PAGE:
Home Gambling Industry "Threat to national security" language in new Macau gaming laws causes confusion

"Threat to national security" language in new Macau gaming laws causes confusion

18 Feb 2022
3 min. read

Chan Chak Mo
Macau is currently preparing to update its gambling laws and, so far, there haven't been a lot of issues with the language included in the reform. There are a couple of points that need some clarification, but big questions were raised this week when lawmakers zeroed in on a particular entry. Casino operators could apparently become a threat to Macau's "national security," even though the SAR is not a nation.

Some members of Macau's Legislative Assembly have requested that the government clarify the clause in its gaming law amendment bill regarding what constitutes national security endangerment. According to the bill, the Macau government can terminate a concessionaire's contract for any reason, including national security threats, breaches of contractual obligations and public interest.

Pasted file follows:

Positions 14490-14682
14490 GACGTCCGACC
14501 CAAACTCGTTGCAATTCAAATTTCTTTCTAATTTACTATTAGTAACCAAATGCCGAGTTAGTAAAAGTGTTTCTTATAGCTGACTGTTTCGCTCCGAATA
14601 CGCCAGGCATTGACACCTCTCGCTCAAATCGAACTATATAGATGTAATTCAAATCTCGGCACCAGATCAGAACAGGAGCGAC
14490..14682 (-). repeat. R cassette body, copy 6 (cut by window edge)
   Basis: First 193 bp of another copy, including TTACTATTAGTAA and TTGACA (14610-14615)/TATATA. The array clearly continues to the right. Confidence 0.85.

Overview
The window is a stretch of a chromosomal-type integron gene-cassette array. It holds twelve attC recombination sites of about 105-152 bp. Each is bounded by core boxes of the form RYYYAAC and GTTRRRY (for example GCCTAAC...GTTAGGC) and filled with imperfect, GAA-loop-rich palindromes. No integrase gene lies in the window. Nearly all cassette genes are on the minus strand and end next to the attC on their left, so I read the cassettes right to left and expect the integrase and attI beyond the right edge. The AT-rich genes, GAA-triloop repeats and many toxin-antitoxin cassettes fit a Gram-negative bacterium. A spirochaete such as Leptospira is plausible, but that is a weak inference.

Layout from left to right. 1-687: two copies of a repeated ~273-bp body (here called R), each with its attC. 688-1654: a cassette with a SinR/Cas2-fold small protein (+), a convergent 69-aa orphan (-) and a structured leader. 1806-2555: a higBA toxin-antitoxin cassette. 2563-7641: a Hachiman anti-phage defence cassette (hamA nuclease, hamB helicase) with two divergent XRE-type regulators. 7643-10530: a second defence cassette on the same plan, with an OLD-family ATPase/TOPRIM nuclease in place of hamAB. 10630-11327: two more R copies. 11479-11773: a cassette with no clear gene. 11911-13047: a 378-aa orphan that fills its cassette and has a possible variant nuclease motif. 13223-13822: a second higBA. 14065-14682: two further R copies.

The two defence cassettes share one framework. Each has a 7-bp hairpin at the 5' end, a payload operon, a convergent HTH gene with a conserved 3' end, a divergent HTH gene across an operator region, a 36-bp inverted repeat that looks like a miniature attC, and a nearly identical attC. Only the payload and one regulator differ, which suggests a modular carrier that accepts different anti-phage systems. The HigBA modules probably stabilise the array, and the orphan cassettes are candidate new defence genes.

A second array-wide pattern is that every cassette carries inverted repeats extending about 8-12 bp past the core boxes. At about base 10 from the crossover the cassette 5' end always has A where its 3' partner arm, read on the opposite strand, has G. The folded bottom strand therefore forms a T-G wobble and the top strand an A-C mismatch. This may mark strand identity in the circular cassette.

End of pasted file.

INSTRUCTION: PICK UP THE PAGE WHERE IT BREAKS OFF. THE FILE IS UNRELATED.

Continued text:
Chan Chak Mo, president of the Legislative Assembly committee that is charged with reviewing the bill, disclosed this information to reporters on Thursday. Since Monday, the committee has met for four consecutive days to discuss the contents of the document.

Following a closed-door meeting, Chan stated that the committee would ask Macau's government to clarify the criteria for determining whether a gaming concessionaire is a threat to the national security or the security of the city. Despite Macau having its own government and the ability to establish its own laws, it has become expected that a lot of the decisions made in the city are influenced by China's leaders.

Separately, the Macau government is currently working on a bill to amend the Law on Safeguarding National Security. Wong Sio Chak, the city's secretary for security, stated in January that authorities expected to complete the process by the end of the year.

Another question raised by legislators is the "rationale" and "applicability" of an article in the draft law that contemplates a mechanism to dissolve an existing gaming concession if it is not granted a new license after the six current concessions have expired, stated Chan. Experts in Macau gaming law believe that such an article could be problematic.

Chan stated that the committee would compile a list with questions in the next week and submit it to the government. Government representatives are expected to answer the questions at subsequent meetings of the committee.

The lawmaker further stated that the Macau government wanted to see the assembly complete the deliberation on the draft law and pass it before the expiry of six concessionaires. The six gaming concessions expire on June 26.

18 Feb 2022
3 min. read